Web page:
Cancer and its treatment
The medical specialty of oncology (or cancer medicine) takes its name from the Greek word oncus, a tumour. Cancer is, of course, not one disease, but a variety of different malignant diseases.
The treatment of cancer involves essentially a combination of three different disciplines:
Hence three groups of specialists play their part in managing most cancer patients: surgical oncologists, clinical oncologists and medical oncologists, also known as chemotherapists.
The term ‘clinical’ oncologist was developed to describe doctors specialising in radiotherapy because many of these doctors also give chemotherapy within specific areas of expertise. Hence the American term ‘radiation oncologist’ was not sufficiently comprehensive.
Broadly speaking, the widest experience of cancer medicine probably lies with these clinical oncologists because most cancer patients up to now have received irradiation at some stage in their disease. This may sound a rather depressing unpleasant specialty. But there is in fact enormous intellectual interest in the challenge of good cancer control, and great personal satisfaction in caring for these patients.
The surgeons play an important role by removing many primary cancers such as bowel cancers or a tumour in the breast. Alternatively, diseases best treated by drugs or irradiation still need a surgical biopsy taken to define the type and degree of aggression of each individual tumour.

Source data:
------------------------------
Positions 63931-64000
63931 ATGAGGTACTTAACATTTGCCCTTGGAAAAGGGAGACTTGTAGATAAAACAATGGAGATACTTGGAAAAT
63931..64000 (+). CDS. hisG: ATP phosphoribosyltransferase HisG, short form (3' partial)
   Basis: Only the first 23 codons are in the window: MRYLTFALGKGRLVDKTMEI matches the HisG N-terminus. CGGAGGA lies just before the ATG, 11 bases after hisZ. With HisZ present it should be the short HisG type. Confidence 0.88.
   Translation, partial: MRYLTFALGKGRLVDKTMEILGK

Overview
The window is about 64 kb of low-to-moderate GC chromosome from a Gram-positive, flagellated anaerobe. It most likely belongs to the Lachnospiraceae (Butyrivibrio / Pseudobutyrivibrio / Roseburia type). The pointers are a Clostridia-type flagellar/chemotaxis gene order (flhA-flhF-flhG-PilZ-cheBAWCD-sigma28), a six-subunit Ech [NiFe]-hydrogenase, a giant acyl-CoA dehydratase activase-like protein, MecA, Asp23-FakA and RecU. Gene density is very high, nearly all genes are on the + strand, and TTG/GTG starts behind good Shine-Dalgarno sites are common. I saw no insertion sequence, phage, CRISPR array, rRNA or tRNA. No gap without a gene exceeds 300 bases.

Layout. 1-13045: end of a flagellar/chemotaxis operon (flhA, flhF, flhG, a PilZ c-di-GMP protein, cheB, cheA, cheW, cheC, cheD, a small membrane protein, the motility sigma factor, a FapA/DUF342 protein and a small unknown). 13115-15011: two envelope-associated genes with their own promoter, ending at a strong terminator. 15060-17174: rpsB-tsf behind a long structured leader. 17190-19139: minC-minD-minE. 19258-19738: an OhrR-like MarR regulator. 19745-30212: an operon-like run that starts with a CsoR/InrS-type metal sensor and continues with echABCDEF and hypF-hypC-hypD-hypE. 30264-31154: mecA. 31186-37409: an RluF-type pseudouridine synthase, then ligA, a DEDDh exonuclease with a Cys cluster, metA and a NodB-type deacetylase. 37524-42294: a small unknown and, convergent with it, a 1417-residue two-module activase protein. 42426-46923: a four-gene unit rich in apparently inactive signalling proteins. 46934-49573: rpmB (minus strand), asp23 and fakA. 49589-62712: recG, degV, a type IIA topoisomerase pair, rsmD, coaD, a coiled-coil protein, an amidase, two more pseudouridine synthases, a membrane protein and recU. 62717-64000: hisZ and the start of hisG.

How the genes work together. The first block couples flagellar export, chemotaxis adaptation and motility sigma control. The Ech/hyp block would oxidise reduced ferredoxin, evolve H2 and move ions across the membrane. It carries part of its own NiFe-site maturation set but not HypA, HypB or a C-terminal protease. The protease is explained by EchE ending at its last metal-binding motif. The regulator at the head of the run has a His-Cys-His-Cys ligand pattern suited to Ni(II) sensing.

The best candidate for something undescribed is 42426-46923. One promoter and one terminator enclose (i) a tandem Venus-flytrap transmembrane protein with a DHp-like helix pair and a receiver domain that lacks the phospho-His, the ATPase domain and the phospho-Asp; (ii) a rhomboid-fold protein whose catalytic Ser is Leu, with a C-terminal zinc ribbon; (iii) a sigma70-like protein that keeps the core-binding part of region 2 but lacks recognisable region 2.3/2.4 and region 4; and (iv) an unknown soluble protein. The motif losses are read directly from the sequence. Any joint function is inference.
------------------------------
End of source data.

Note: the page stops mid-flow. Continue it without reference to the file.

Once the diagnosis is made, there is a need to find out how far the cancer has spread. This process is called cancer ‘staging’ and usually involves blood tests, X-rays, mammograms, computed tomography (CT) or magnetic resonance imaging (MRI). Tumour stage is largely classified using the TNM staging information. (TNM refers to Tumour, Nodes, Metastasis.)
Radiotherapy is often used to ‘sterilise’ the site of a previous tumour after surgery or can be the treatment of choice in some tumours such as early cancer of the voice box (larynx) or small skin cancers. In addition, radiotherapy is very effective in reducing the size of a lump or treating painful bone deposits (metastases).
Chemotherapy has an increasing role in reducing tumour size, eradicating diseases such as lymphomas (malignant disease of lymph-node tissue) and, most notably, destroying small deposits (micro-metastases) anywhere in the body. This effective treatment, often given first, can eradicate cancer cells and prolong many thousands of lives, for example in breast cancer.
Scope of litigation
Oncologists are relatively rarely targets of litigation themselves. But they are very often involved as experts in medico-legal disputes where the allegation of negligence is
- failure by a general practitioner to refer the patient for proper assessment or
- failure by a clinician in another specialty to diagnose the tumour.
Oncologists often then give important evidence about the causal significance of the allegations and the loss of life expectancy.
Information concerning the proportion of negligence cases that involve oncology can be obtained from the Medical Defence Union (MDU) and the National Health Service Litigation Authority (NHSLA).